Grizzly bear hunting in B.C. is managed through an annual lottery hunt. (Douglas Brown photo)

Grizzly bear trophy hunt to end Nov. 30

Consultation this fall, hunting for meat continues

The B.C. government is ending grizzly bear trophy hunting effective Nov. 30.

“This action is supported by the vast majority of people across our province,” Forests Minister Doug Donaldson announced from Hazelton on Monday. “We believe the action we’re taking goes beyond the commitment to Coastal First Nations made as part of the 2016 Great Bear Rainforest agreements.”

Donaldson said it will take one or more hunting seasons to see how many fewer bears are killed once trophy hunters opt out of a system that allows them to take the meat but not the head, paws or hide of the bear.

The current grizzly season begins this week in northern B.C., and hunting season in general ends at the end of November, so one more open season for grizzlies will be conducted before the ban takes effect.

The ministry estimates that 250 grizzlies are killed by hunters each year, with 80 of those shot by non-resident hunters participating in a lottery draw for grizzly hunting tags.

Revenue to the province from the grizzly bear hunt is estimated at $540,000 a year, with communities in hunting areas also benefiting from the spending of hunters, particularly from the out-of-province hunters.

Nechako Lakes MLA John Rustad, the former forests and aboriginal relations minister in the B.C. Liberal government, questioned why Donaldson would announce the policy and the deadline without consulting resident hunters, guide-outfitters or aboriginal communities.

B.C. Green Party leader Andrew Weaver campaigned for years for an end to trophy hunting, but he also objected. Banning possession of the hide, paws and head leaves open the possibility that hunters could shoot a grizzly bear and leave the entire carcass behind, he said.

“It appears to me that the NDP were trying to play to environmental voters in the election campaign without thinking through their policies,” Weaver said.

Premier John Horgan committed to ban the trophy hunting of grizzly bears in November 2016, and made it part of the NDP platform in the spring election.

“The Coastal First Nations banned the grizzly trophy hunt in the Great Bear Rainforest four years ago,” said Doug Neasloss, Chief Councillor of the Kitasoo-Xai’Xais First Nation on the B.C. coast, endorsing the NDP position last year. “A provincial ban is long overdue to stop the needless killing of grizzly bears for sport. Bear claws, hides and teeth are not trophies.”

After the Great Bear Rainforest land use plan was adopted, the former B.C. Liberal government began to retire guide-outfitter licenses in the region as territories were sold to bear-watching companies.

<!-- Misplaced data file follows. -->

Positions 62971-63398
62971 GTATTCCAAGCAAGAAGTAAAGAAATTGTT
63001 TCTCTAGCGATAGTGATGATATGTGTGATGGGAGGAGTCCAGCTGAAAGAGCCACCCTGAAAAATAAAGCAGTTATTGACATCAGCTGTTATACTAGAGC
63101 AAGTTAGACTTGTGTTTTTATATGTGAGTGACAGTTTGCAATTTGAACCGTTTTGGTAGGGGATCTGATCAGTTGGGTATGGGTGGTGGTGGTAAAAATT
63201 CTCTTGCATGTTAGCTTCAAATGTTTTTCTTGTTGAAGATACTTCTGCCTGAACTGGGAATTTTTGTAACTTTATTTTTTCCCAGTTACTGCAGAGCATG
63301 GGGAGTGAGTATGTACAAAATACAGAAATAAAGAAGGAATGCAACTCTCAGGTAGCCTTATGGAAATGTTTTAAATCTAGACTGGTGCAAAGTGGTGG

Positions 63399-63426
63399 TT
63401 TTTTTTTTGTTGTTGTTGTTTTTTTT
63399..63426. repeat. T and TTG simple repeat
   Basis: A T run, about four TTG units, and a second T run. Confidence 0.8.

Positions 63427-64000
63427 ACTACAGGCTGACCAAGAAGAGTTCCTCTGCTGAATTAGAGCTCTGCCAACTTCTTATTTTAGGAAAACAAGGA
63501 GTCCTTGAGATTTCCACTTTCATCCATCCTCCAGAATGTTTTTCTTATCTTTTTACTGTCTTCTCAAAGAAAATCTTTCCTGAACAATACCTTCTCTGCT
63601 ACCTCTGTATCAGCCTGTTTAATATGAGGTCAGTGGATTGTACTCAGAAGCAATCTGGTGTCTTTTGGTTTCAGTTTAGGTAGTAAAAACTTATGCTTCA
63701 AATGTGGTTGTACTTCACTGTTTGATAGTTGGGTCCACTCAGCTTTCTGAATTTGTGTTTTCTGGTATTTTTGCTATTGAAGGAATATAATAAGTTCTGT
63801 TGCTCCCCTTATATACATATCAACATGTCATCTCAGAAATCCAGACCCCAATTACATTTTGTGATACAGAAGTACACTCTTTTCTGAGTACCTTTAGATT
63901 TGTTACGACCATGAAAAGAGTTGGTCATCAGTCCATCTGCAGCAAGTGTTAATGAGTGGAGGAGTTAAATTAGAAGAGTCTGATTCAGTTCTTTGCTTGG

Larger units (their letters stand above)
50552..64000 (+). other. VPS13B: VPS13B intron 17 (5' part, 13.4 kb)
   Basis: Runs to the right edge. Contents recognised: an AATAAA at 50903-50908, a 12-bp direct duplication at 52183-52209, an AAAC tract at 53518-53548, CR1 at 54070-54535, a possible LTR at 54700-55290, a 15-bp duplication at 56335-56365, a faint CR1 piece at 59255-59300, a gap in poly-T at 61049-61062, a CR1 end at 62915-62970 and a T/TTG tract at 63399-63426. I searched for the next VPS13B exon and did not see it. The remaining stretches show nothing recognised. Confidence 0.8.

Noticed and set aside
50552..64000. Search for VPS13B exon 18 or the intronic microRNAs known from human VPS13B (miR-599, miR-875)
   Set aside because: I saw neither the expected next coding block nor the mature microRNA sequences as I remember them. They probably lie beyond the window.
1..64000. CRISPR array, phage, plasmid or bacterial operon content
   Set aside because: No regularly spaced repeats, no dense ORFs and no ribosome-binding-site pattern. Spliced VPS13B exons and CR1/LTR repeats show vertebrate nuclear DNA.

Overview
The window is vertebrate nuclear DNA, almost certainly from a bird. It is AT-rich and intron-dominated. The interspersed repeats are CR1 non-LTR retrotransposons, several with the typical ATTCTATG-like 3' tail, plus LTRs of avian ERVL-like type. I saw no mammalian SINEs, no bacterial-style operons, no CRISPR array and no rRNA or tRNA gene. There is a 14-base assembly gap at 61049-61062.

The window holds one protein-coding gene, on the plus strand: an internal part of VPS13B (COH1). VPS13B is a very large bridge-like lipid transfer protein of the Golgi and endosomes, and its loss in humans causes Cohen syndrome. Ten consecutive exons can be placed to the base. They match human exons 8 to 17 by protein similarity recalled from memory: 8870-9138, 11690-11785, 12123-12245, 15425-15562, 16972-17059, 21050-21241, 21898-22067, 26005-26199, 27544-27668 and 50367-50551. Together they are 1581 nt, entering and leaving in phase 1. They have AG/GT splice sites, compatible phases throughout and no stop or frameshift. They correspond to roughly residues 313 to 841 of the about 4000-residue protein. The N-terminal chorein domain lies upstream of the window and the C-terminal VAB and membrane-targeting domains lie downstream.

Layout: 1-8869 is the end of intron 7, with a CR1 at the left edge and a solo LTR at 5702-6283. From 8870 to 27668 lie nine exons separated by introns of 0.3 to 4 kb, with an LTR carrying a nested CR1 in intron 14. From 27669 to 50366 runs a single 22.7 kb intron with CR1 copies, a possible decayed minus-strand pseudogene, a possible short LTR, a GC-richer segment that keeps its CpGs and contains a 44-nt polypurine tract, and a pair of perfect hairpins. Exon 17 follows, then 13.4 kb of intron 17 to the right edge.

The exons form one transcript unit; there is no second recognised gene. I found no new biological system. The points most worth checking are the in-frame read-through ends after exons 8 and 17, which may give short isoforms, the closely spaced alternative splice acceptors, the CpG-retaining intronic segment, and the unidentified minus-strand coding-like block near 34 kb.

About a third of the province is off limits to grizzly hunting for wildlife management reasons. The rest is subject to a managed hunt for resident and non-resident guided hunters that has been validated by independent experts. Former forests minister Steve Thomson defended it a significant contribution to the provincial economy.

In a report released in October 2016, wildlife biologists from the University of Alberta and the University of Minnesota gave high marks to B.C.’s grizzly bear management, including the grizzly bear hunt lottery that attracts foreign hunters each year.

Just Posted

RDMW frustrated over WFP response to logging trucks on the highway

“The only way you are going to have our trust back is if you sit with us all at the table.”

Working group discusses public intoxication problem in Port Hardy

The aim is to “set up a framework to make the community a safer place.”

Port Hardy RCMP’s 2017 year-end crime statistics

“We ended 2017 with 4140 files opened, versus 4042 files opened from the year before”

Duncan family says care home switched mom’s cat with robot cat

Staff alleged to have said they were taking cat for bath, then replaced her with robotic stuffed toy

Foot found near Victoria belonged to missing Washington man

No foul play suspected in death of Stanley Okumoto, 79

B.C. Games open with Olympic touch

The 2018 B.C. Winter Games kicked off in Kamloops

How to keep local news visible in your Facebook feed

Facebook has changed the news feed to emphasize personal connections. You might see less news.

Suspect and Mountie bitten by police dog during arrest near Nanaimo

Two suspects were arrested in connection with a stolen pickup truck in Cassidy on Thursday evening

B.C. ski cross racer wins Olympic gold

Kelowna’s Kelsey Serwa wins the gold medal in thrilling fashion in PyeongChang

Vancouver Island job market ever-evolving

Various sectors driving employment in region will be represented at Black Press career fair in Comox Feb. 8

New charges against ex-Trump campaign associates

More charges were laid Thursday against President Donald Trump’s former campaign chairman and his business associate

Man accused in death of Winnipeg teen Tina Fontaine not guilty

Raymond Cormier was accused of killing Indigenous 15-year-old and dumping her body in the Red River

Okanagan real estate agents brace for speculation tax impact

“There’s a real potential for a domino effect to hurt the market in Kelowna.”

Human remains found near Campbell River

Human remains were found in a rural area outside Campbell River, RCMP… Continue reading

Most Read